cd ~

Make a directory for your site - name it whatever you want. In this example I'll use "site-name.com", so replace that with your site name.

mkdir site-name.com
cd site-name.com

Make a directory called www, go in and git init it.

mkdir www
cd www
git init

Go back out and make a second directory named site_hub.git and init it as a bare repository.

cd ..
mkdir site_hub.git
cd site_hub.git
git --bare init

Go to your Git client (e.g. Sourcetree as suggested above), select your folder containing Lorekeeper's code and add site_hub.git as a remote. The address is similar to your SSH address but points directly to the folder, something like ssh://username@host.com/~/site-name.com/site_hub.git.

If successful, push the code to the remote. In Sourcetree, right click on the remote, choose to push, select the master branch and click OK.

Adding the remote on the server.
Adding the remote on the server.
Adding the remote in Sourcetree.
Adding the remote in Sourcetree.

Back in the SSH client, we'll add site_hub.git as a remote for www.

cd ../www
git remote add hub ../site_hub.git

At this point if you enter git remote show hub, you should see something like

* remote hub
  URL: /home/your_username/site-name.com/site_hub.git
Running git pull.
Running git pull.

Run a git pull.

git pull hub master

Wait for it to finish running, and if it looks like nothing went wrong, enter ls and see that there are files inside the directory.

Git Hooks

Creating a hook.
Creating a hook.

If everything looks good, we'll set up git hooks so that updating the site is as easy as pushing a button.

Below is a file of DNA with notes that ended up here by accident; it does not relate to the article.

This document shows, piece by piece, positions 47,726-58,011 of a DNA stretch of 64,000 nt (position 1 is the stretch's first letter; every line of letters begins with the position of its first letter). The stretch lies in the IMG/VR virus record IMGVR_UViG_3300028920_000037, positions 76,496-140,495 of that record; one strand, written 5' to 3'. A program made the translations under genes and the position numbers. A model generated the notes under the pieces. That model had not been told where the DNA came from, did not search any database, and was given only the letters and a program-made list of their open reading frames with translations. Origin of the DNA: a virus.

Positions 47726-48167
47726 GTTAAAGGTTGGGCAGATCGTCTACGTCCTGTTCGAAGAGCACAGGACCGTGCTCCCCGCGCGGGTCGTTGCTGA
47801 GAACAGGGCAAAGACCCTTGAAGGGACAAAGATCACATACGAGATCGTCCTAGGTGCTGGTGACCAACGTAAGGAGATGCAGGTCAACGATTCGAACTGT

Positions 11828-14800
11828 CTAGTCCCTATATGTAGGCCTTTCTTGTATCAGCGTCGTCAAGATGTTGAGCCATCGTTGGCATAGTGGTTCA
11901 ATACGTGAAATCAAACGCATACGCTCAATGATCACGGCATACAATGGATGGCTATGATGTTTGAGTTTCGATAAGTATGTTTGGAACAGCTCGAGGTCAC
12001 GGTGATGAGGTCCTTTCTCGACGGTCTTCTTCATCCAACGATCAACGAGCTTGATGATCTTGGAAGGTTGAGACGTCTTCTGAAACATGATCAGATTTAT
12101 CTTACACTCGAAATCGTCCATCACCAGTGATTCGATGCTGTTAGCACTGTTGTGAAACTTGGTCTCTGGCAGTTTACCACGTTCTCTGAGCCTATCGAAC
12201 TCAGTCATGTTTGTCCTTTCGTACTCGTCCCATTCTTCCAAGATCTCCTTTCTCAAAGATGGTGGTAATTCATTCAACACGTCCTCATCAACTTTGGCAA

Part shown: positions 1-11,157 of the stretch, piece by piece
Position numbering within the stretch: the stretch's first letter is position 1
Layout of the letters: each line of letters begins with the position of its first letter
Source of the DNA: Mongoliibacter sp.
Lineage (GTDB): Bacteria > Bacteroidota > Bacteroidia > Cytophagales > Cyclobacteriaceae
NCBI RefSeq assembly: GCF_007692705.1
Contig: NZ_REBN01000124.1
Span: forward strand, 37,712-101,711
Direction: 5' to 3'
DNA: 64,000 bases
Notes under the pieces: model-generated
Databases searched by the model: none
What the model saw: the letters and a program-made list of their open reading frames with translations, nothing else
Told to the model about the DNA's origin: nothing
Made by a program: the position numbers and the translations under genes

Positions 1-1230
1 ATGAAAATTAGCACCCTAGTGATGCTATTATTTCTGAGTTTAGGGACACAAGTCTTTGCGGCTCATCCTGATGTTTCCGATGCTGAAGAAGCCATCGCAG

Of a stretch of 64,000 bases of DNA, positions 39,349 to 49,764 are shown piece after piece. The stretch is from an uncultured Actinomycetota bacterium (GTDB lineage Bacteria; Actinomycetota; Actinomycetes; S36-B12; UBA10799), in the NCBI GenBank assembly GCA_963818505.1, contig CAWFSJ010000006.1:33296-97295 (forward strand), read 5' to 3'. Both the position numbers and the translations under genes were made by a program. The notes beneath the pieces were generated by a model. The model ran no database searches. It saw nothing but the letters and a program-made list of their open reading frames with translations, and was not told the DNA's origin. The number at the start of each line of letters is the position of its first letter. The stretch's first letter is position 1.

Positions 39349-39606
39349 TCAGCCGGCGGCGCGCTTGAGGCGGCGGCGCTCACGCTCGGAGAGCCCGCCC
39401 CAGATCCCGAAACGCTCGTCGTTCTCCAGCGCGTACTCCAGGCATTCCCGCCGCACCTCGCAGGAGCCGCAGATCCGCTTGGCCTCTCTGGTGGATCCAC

Continue by entering

cd .git/hooks
nano post-commit

This will bring up a blank text editor. Enter the following text:


echo "**** Pushing changes to Hub [Prime's post-commit hook]"

git push hub

To save the file, enter in order: Ctrl + X, y, enter.

Then, we'll change the permissions on the file:

chmod +x post-commit

We'll also add a hook in site_hub.git.

cd ../../../site_hub.git/hooks
nano post-update

The contents of this file (note the directory name you have to edit below!!):


echo "**** Pulling changes into Prime [Hub's post-update hook]"

cd $HOME/site-name.com/www || exit
unset GIT_DIR
git pull hub master

exec git-update-server-info

Once again: Ctrl + X, y, enter.

And again, we'll change the permissions on the file:

chmod +x post-update

You can now test the hooks by modifying something harmless on your local copy (such as a comment) and commit/pushing the change to the server.
If set up correctly, the output log should display the message you wrote in post-update and show that the file was updated without errors.

For a small but important tweak, we'll change the origin of our repository to point to the new site. This is demonstrated in Sourcetree, but should not be too much different in other clients.

  1. Checkout the site's master branch.
  2. Rename the old origin branch.
  3. Change the site's master branch to origin.
2019-12-24_13-40-05.png 2019-12-24_13-40-24.png 2019-12-24_13-42-50.png

In the future, you (and other users who have access to the repository) can simply push new changes to the code through your Git client at the click of a button, which also keeps track of files that you've added and/or modified, and contains a log of who made what changes to the code. Hooray!

Setting Up

Web Directory

Update your domain to point to the www/public folder.
For DreamHost users, this is under Manage Domains > Edit > Web directory. The page may take a few hours to update, and display an error if you have not completely finished the setup yet (this is normal).

Sample web directory.
Sample web directory.

Install Composer

Packages for the project are installed through Composer. You'll want to have it installed both on the server and on your computer.

Instructions for installing Composer on your server are here.
Instructions for installing Composer on your computer are here.
I recommend following the global instructions. If you follow the local setup, place composer.phar in the www directory.